Norfolk Freeholders (The)

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NORFOLK FREEHOLDERS, THE. English, Jig. D Major. Standard tuning (fiddle). AABB. The melody appears in print in Charles and Samuel Thompson's third collection of country dance tunes (London, 1773), and in the 1770 music manuscript collection of Northumbrian fiddler William Vickers (about whom little is known). There is an old song called "The Norfolk Freeholders" with a different melody, issued on various late 18th century songsheets. The ballad was originally published in The Court Parrot (London, 1734), "a new miscellany of prose and verse," in which it is directed that it be sung to the tune of "Hogan of Houghton." It supports the interests of Sir Edmund Bacon and William Woodhouse for a county election, and begins:

Ye Norfolk Freeholders, whose generous hearts
Are proof against bribes, and the Courtiers mean arts,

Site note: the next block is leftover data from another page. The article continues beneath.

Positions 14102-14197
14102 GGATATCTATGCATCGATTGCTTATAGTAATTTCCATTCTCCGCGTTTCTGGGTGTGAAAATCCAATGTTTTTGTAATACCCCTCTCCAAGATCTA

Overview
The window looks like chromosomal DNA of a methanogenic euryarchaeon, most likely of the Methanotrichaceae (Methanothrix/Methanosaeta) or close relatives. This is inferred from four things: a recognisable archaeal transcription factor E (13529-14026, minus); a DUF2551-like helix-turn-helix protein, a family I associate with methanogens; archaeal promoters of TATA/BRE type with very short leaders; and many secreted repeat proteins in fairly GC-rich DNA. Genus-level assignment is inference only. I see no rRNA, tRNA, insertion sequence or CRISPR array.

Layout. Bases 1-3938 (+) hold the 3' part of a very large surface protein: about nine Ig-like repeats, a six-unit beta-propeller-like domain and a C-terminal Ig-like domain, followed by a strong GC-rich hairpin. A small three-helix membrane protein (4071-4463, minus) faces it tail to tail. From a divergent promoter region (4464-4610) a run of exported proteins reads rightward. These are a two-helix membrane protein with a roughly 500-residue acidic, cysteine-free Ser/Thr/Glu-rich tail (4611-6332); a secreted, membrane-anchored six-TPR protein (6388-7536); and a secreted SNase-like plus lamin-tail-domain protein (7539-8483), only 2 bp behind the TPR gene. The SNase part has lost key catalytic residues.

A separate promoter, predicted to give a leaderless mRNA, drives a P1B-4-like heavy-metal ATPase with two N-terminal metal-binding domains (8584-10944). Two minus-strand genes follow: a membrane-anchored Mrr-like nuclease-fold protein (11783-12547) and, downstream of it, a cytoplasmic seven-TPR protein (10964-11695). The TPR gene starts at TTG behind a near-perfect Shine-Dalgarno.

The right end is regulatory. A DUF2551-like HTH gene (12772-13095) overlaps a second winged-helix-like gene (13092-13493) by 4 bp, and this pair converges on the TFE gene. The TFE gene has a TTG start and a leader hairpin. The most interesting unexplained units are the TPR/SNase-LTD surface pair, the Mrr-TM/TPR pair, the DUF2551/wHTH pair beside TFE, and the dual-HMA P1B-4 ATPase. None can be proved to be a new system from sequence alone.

Of your Freedom and Power, express a true sense,
And bravely stand up in your country's defense.
Let no insignificant censures affright,
Nor deter you from acting what's honest and right;
For wise men agree (and 'tis sure the same thing)
That serving our country is serving our king.

Whig candidates Bacon and Woodhouse won their seats in 1734 despite the influence of Walpole, who had spent £10,000 of his own money to prevent the outcome. "Norwich citizens observed the victory with traditional sylvan festoons and a cheering accompaniment to the Norfolk freeholders, who rode out of town bedecked with gilt cockades" (quoted from Kathleen Wilson's The Sense of the People, 1995, p. 395).

Source for notated version: The 1770 music manuscript collection of musician William Vickers [1], Northumberland [Seattle].

Printed sources: Seattle (Great Northern/William Vickers), 1987, Part 3; No. 565. Thompson (Compleat Collection of 200 Favourite Country Dances, vol. 3), 1773; No. 34.

Recorded sources:

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